public void setMatcher(ArgumentsMatcher matcher);
        public void setDefaultMatcher(ArgumentsMatcher matcher);
        

    MockControl allows the developer to define the mock object's behavior per each method invocation on it. When in the preparing state, the developer can call one of the mock object's methods first to specify which method invocation's behavior is to be defined. Then, the developer can use one of the behavior definition methods to specify the behavior. For example, take the following Foo class:

    
        //Foo.java
        public class Foo {
          public void dummy() throw ParseException {
            ...
          }
          public String bar(int i) {
            ...
          }
          public boolean isSame(String[] strs) {
            ...
          }
          public void add(StringBuffer sb, String s) {
            ...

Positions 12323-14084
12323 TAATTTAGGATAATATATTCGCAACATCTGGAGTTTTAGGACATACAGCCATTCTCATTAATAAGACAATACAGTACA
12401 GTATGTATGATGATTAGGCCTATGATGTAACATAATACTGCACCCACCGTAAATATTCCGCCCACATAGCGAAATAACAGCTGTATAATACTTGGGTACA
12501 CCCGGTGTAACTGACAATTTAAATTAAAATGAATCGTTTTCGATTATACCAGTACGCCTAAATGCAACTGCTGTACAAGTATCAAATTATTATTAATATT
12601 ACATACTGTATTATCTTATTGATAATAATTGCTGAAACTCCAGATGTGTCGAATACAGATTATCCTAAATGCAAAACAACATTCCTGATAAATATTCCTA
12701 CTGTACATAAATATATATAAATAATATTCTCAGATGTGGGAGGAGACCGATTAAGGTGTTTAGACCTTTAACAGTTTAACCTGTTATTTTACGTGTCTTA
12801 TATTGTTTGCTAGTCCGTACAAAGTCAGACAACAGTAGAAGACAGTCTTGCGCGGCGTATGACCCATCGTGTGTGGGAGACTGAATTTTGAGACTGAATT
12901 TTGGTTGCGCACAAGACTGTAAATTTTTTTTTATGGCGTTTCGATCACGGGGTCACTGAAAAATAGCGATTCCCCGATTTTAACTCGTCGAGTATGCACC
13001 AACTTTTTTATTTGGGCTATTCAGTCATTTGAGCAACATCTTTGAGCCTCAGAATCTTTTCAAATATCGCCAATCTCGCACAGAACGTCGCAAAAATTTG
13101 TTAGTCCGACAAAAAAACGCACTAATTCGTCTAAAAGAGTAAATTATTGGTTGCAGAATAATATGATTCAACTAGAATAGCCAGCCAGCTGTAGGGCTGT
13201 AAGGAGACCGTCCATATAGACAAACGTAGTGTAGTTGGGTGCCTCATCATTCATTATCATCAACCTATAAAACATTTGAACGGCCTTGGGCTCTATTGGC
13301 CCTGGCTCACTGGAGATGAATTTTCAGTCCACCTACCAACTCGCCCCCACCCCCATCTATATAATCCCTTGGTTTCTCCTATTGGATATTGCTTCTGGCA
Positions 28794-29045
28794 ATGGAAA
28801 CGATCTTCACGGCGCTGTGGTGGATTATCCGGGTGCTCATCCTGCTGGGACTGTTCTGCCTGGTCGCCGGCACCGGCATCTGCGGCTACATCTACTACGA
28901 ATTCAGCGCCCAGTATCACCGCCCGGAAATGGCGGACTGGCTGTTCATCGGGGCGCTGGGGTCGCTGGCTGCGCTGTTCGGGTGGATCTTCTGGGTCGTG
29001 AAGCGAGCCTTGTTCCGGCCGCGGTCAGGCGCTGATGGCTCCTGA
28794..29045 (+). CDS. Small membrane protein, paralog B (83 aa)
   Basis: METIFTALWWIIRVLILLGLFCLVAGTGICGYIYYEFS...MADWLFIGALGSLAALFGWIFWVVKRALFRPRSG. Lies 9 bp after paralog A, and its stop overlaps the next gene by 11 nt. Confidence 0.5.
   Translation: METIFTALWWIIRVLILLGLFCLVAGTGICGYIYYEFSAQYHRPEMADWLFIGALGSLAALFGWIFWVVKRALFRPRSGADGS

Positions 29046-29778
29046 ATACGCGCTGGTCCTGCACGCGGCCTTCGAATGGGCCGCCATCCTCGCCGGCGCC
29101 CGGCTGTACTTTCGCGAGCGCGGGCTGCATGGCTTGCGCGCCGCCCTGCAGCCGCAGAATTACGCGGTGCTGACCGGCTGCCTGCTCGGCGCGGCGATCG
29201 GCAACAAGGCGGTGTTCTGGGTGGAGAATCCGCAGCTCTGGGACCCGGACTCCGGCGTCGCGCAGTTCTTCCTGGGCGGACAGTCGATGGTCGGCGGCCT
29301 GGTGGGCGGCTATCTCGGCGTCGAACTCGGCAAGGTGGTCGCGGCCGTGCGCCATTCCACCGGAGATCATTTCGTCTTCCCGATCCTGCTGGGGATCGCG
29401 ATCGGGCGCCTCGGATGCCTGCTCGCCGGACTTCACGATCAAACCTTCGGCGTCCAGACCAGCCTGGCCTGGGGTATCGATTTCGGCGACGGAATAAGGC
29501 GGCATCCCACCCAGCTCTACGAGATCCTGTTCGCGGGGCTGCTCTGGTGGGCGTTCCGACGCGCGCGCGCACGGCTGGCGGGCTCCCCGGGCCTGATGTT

}
        }
        
    The behavior of the mock object can be defined as in the following:
    
        //get mock control
        MockControl control = MockControl.createControl(Foo.class);
        //get mock object
        Foo foo = (Foo)control.getMock();
        //begin behavior definition
    
        //specify which method invocation's behavior
        //to be defined.
        foo.bar(10);
        //define the behavior -- return "ok" when the
        //argument is 10
        control.setReturnValue("ok");
        ...
    
        //end behavior definition
        control.replay();
        ...
        

    Most of the more than 50 methods in MockControl are behavior definition methods. They can be grouped into following categories.

    • setReturnValue()

      These methods are used to specify that the last method invocation should return a value as the parameter. There are seven versions of setReturnValue(), each of which takes a primitive type as its parameter, such as setReturnValue(int i) or setReturnValue(float f). setReturnValue(Object obj) is used for a method that takes an object instead of a primitive. If the given value does not match the method's return type, an AssertionFailedError will be thrown.